Mazda's final entry for the sports car racing scene was the Mazda MXR-01 of 1992. Mazda had won the 1991 Le Mans 24 Hours with the rotary-powered Mazda 787B, which was quickly banned by the FIA which no longer allowed rotary powered cars. Teams were permitted to use 3.5-liter powerplants similar to those being used in Formula One. Mazda's powerplants mostly revolved around rotary technology and felt the cost of developing an entirely new engine would be too costly. If Mazda were to develop a V10 powerplant, it would be too larger to be housed in the 787B.
Mazda settled on buying an existing V10 engine and using a design based on the Jaguar XJR-14. A suitable engine, a Judd was found with Engine Developments, a company founded in 1971 by John Judd and Jack Brabham in England. They had developed a GV10 3.5 liter V10 for the 1991 formula one season. The deal allowed the engine to be labeled as Mazdas, wearing the name MV10.
With a suitable engine, Mazda sourced a Tom Walkinshaw Racing (TWR) designed chassis. Jaguar had used the design for the XJR-14, but left sportscar racing at the conclusion of the 1991 season. Work on the XJR-14 began near the close of 1989 and used a carbon-fiber tub, ground-effect tunnels, and a short and narrow front section. The suspension was comprised of transverse torsion bars that were mounted to the pedal box due to size constraints. The rear featured more conventional coil springs actuated by push-rods. Power was from Ford's Cosworth narrow V8 F1 engine.
The Jaguar XJR-14 had no doors; instead, a removable side window allowed the driver to enter and exit the vehicle. The driver configuration was right-hand-drive with a centrally mounted gear left. The XJR-14 was used by Jaguar for two seasons and earned six victories.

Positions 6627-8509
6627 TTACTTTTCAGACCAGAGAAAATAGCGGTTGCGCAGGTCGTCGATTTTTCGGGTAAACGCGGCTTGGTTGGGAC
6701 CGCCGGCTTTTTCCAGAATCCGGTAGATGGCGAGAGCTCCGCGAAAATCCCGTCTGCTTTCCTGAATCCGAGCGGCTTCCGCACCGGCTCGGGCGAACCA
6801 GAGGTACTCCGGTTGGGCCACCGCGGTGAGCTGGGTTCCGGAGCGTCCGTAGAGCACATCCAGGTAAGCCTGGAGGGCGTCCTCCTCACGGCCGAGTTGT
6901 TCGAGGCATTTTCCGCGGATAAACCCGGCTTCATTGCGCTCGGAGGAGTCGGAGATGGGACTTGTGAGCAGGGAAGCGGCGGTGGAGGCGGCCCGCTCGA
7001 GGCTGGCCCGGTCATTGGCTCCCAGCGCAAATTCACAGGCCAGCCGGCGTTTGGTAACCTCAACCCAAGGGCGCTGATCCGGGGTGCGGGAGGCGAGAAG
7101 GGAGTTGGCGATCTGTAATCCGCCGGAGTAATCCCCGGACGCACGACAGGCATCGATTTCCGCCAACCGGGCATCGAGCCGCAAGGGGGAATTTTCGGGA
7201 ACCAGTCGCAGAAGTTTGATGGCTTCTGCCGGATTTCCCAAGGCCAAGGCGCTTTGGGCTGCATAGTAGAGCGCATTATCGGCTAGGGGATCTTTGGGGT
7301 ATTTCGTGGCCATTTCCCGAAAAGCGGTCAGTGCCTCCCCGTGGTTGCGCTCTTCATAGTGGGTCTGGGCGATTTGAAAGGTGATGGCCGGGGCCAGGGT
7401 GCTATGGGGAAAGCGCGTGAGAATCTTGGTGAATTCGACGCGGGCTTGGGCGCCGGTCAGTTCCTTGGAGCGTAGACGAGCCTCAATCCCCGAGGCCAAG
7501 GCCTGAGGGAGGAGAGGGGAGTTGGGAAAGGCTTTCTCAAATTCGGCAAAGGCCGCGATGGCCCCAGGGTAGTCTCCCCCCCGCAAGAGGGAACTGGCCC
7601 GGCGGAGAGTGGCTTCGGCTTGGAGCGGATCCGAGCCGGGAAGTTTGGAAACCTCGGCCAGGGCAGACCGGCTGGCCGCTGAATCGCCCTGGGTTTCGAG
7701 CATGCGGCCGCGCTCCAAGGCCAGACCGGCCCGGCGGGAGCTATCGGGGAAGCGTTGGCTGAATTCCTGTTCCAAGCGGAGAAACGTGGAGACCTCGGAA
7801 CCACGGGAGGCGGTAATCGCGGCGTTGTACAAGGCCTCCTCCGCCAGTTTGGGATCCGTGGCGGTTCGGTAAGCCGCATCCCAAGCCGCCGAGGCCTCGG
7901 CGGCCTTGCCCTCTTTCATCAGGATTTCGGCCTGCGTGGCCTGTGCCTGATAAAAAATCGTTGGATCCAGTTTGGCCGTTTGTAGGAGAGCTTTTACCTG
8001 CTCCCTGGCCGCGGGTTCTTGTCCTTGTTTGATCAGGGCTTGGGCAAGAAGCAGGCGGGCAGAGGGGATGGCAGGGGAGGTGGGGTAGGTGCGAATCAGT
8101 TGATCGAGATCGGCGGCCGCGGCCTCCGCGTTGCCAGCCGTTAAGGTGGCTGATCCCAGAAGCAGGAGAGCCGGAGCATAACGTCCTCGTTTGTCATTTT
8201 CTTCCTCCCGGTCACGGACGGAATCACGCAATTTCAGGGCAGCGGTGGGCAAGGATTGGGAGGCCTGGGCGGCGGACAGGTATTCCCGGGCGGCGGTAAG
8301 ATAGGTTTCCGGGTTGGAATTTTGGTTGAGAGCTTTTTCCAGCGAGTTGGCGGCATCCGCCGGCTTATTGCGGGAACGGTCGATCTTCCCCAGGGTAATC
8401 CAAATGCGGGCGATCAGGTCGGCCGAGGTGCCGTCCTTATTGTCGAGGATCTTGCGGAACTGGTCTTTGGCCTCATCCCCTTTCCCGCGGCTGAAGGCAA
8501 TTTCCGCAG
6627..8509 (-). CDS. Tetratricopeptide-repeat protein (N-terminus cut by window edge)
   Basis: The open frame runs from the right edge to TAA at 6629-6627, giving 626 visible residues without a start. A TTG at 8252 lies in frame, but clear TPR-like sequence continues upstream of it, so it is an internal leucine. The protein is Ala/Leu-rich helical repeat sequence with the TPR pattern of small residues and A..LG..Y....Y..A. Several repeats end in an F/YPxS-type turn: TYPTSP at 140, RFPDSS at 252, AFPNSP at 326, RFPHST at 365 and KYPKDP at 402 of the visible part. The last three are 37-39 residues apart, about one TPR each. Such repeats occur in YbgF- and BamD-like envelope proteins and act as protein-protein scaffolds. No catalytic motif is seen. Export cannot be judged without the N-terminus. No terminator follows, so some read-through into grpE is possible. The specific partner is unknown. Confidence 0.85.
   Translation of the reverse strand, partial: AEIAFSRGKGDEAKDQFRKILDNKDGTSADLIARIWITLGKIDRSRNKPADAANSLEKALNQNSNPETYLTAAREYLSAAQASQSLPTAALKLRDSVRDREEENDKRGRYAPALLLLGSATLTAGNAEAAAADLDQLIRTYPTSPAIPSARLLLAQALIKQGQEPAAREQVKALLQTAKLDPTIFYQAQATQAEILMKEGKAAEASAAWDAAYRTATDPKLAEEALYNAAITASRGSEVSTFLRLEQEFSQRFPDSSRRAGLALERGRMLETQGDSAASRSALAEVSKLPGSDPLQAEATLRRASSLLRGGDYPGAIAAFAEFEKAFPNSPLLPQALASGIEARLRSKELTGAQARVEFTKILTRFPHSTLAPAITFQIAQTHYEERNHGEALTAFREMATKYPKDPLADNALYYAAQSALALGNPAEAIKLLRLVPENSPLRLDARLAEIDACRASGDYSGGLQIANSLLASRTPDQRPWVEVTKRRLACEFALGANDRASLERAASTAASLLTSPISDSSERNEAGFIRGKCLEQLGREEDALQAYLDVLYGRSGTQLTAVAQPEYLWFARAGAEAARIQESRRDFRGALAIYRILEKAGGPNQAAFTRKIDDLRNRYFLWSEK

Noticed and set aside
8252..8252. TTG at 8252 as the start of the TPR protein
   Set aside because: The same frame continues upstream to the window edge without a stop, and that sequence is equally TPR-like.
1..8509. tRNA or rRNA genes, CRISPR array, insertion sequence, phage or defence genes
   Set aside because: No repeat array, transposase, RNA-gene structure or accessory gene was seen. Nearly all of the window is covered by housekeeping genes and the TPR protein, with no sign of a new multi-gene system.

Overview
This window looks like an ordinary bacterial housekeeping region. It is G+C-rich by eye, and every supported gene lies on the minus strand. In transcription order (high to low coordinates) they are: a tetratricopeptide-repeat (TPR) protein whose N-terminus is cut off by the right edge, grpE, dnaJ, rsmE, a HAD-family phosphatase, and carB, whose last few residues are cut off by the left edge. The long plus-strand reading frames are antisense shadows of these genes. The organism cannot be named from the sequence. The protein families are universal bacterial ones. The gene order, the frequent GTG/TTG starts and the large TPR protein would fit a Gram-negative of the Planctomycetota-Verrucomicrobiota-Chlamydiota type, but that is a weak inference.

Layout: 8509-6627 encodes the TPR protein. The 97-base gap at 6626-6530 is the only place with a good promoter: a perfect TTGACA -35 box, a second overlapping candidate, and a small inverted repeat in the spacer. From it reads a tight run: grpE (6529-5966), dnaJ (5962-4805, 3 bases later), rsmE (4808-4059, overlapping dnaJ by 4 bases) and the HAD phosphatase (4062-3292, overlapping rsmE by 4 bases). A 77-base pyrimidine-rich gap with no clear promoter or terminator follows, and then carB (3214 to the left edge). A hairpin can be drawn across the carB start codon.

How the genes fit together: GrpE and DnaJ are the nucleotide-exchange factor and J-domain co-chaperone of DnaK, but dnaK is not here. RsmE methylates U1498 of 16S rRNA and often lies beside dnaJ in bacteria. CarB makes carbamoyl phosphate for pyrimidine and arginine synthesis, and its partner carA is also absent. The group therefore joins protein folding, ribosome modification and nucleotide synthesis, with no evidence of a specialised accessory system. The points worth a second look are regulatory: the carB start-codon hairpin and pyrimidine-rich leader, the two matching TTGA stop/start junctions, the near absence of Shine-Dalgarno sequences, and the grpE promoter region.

TWR offered the chassis to manufacturers and privateers, and Mazda purchased five (chassis numbers MXR 01 #001 through 005). Just like the Judd engine, the chassis was renamed as the Mazda MXR-01 and given minor styling changes to distinguish it from the other TWR cars, such as changes to the headlamps and different side view mirrors.
Although the Mazda MXR-01 was a new car for the 1992 season, it used prior year's technology and design, which meant the Judd powerplant was considerably underpowered compared to other factory teams, such as the well-funded Peugeot and Toyota teams. Since Mazda lacked adequate funds to fully develop the race car, including modifications and continuous upgrades, the MXR-01 raced throughout the season mostly unchanged.
Chassis number 002 and 003 were test cars for the Le Mans 24 Hour race. Chassis number 001 exclusively in the JPSC (All Japan Sports Prototype Championship) while chassis number 004 raced in the WSC (World Sports Car Championship), including at LeMans. It was joined at Le Mans by a second car, chassis number 005.
During the 1992 World Sportscar Championship season, the MXR-01 (chassis 004) managed to score a second-place finish at the 500km of Silverstone, its best result of the season. It led at Le Mans briefly at various parts of the first hour, ultimately finishing in a respectable four, just shy of the podium. The team would race two cars at Le Mans, while the rest of the season it was a single-car effort.
MazdaSpeed campaigned chassis number 001 in the JPSC, finishing the season in 2nd place in the constructor's championship.
Due to dwindling competitor's cars counts in the class C division during the 1992 season, both the WSC and JSPC were canceled at the end of the year.By Daniel Vaughan | May 2020